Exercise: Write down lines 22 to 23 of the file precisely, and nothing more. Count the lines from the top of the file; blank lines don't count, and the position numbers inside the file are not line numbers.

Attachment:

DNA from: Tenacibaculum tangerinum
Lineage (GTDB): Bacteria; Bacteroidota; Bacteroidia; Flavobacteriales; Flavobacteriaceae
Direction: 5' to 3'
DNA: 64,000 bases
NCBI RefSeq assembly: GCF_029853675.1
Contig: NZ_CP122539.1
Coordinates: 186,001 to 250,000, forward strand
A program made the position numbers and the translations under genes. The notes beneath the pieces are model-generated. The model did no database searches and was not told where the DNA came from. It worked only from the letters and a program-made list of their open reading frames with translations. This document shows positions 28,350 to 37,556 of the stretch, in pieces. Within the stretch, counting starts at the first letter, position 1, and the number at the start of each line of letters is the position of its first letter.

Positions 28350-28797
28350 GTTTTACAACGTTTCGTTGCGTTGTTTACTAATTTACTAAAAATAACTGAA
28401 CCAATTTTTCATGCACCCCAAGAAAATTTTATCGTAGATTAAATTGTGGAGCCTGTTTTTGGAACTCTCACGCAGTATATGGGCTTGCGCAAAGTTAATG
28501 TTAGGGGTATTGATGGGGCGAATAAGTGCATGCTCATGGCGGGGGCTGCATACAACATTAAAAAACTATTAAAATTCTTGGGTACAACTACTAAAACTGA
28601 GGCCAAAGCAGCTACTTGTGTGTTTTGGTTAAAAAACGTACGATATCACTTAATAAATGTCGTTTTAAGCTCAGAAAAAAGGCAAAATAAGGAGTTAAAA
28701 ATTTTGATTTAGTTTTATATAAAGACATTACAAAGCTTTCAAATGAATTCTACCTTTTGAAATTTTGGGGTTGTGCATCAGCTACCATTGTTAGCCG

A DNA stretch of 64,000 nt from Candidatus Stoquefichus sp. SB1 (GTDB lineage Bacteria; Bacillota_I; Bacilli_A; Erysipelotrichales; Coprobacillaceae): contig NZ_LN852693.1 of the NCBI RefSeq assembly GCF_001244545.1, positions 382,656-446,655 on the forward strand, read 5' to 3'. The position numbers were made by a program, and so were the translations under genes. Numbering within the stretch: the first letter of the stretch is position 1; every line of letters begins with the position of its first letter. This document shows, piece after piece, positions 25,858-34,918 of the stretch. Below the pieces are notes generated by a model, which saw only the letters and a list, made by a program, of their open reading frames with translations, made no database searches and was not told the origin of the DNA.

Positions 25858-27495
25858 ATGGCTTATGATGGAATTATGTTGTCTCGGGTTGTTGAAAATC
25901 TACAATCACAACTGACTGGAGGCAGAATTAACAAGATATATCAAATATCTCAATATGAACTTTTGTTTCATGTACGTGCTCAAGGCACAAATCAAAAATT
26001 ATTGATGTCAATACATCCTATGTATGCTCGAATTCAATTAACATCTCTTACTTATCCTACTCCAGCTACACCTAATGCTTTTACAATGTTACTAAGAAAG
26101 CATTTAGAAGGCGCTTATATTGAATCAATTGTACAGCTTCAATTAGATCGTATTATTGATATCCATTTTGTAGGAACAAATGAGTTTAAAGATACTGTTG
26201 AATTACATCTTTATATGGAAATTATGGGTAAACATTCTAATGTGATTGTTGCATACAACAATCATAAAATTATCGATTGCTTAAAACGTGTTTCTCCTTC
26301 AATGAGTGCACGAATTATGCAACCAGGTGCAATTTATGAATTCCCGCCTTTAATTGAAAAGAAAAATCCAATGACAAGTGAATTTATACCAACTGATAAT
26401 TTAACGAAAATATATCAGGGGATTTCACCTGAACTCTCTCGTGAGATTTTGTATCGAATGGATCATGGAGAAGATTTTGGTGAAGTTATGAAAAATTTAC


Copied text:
26301 AATGAGTGCACGAATTATGCAACCAGGTGCAATTTATGAATTCCCGCCTTTAATTGAAAAGAAAAATCCAATGACAAGTGAATTTATACCAACTGATAAT
26401 TTAACGAAAATATATCAGGGGATTTCACCTGAACTCTCTCGTGAGATTTTGTATCGAATGGATCATGGAGAAGATTTTGGTGAAGTTATGAAAAATTTAC